The threat to businesses from a cyber breach is on the increase.
Government figures in 2015 revealed 81% of large businesses and 60% of small businesses had suffered a cyber security breach.
Cyber claims statistics from 2013 – 2016 show cyber extortion and ransomware to be the fastest growing cyber-crimes.
From 2013 – 2016 encryption ransomware claims accounted for 16% of known claims and a further 4% related to other cyber extortion’s.
“For the first nine months of 2016 we had a lot of notifications from businesses that were victims of ransomware type attacks, and nearly all of them had extortion elements to them as well”, says Kathy Avery, Financial Lines.
Major Loss Adjuster: “A lot of quite small businesses have been affected.”
One example involved an online business. The owners discovered ransomware had infiltrated their computer and was encrypting files, making it impossible to contact customers and access invoices. They believed they had no choice but to pay the ransom in order to unlock their files.
Such ransom demands are often small, usually paid in Bitcoin, but can be lucrative given the high frequency of attacks. Malicious hackers are thought to have generated around $325m in revenue over the past three years by using ransomware software known as CyrptoWall according to research by the Cyber Threat Alliance.
The Internet of things
The Internet of things, refer to the huge number of everyday devices with the ability to gather data through built-in sensors and transmit over the Internet. For example. Smart TV’s, CCTV cameras, digital video recorders, smart thermostats, webcams and home routers to name just a few. A threat currently worrying experts is a large scale DDOS (Distributed Denial of Service) attack n such devices resulting in widespread disruption. Such attacks are on the increase, up 138% year on year, according to Akamai’s latest State of the Internet/Security Report.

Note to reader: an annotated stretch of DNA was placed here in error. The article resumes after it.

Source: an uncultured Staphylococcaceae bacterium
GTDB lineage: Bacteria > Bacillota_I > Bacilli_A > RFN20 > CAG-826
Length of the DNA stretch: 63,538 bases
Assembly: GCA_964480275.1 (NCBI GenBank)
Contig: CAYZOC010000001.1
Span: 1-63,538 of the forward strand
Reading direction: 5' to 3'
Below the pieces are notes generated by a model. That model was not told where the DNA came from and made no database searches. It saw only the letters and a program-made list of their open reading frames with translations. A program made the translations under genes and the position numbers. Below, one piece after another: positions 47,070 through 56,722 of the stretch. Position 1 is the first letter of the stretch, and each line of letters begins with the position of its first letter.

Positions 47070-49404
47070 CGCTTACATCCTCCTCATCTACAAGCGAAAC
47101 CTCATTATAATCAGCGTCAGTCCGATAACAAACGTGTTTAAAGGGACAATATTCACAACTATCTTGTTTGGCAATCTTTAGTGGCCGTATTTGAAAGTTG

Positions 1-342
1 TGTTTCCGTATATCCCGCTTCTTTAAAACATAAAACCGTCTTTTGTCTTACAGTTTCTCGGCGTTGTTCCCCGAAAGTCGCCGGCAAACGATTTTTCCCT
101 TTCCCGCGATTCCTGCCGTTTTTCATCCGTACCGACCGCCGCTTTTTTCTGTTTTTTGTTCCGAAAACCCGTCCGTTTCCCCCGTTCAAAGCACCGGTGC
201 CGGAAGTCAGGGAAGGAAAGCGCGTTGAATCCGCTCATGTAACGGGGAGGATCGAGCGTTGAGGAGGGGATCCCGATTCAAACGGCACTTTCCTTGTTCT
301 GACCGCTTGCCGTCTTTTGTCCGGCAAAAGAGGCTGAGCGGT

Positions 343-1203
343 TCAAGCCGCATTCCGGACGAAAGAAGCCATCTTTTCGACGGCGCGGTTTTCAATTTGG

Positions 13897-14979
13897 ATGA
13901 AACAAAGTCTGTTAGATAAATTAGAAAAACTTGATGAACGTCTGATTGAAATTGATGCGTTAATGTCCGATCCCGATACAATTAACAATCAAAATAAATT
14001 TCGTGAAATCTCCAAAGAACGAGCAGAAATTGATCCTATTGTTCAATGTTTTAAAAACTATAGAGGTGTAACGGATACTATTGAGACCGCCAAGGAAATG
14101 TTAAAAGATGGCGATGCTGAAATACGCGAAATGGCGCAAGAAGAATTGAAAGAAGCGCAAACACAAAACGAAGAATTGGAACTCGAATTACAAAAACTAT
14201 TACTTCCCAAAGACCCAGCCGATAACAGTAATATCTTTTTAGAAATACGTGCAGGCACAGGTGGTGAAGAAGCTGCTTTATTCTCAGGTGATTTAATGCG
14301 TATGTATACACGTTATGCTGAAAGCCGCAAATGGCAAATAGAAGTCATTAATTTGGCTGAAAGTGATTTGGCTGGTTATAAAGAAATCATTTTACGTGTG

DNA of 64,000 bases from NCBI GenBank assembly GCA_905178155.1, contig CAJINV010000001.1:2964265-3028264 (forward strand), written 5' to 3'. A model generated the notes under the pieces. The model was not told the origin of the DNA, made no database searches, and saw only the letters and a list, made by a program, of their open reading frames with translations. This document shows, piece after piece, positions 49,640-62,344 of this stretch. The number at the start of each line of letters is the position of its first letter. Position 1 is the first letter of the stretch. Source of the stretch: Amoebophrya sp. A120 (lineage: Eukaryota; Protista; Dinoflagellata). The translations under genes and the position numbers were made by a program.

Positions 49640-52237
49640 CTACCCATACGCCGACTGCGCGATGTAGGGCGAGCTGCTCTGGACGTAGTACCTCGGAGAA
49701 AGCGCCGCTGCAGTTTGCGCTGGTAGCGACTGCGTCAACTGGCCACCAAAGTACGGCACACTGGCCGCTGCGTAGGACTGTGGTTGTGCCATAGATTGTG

For those affected by ransomware or Denial of Service attacks, business interruption costs are highest during peak trading periods. In one particular case, although the ransom demand was only £262, the business interruption claim for the company concerned was in seven figures, as their website was taken down over the weekend.
Whilst cyber-attack, and more specifically ransomware, is on the increase, many businesses, of all sizes, still do not fully understand the risks involved or the need to have robust cyber security in place. They also currently tend to over-estimate the extent to which their existing insurance provides cover.
From a severity perspective, businesses interruption and data breach will continue to be significant drivers of loss now and into the future. If your business holds sensitive customer details, relies heavily on IT systems and websites and/or processes payment card information, the threat of a cyber-attack is very real.
We can help protect your vulnerability to cyber threat by arranging cover against a wide range of risks, including business interruption, theft of intellectual property, loss of income, dame, management of recovery/repair to corrupted or lost files, reputational damage and more.
We work with specialist insurers who provide Cyber coverage and we will work with you to identify which cover suits your business needs.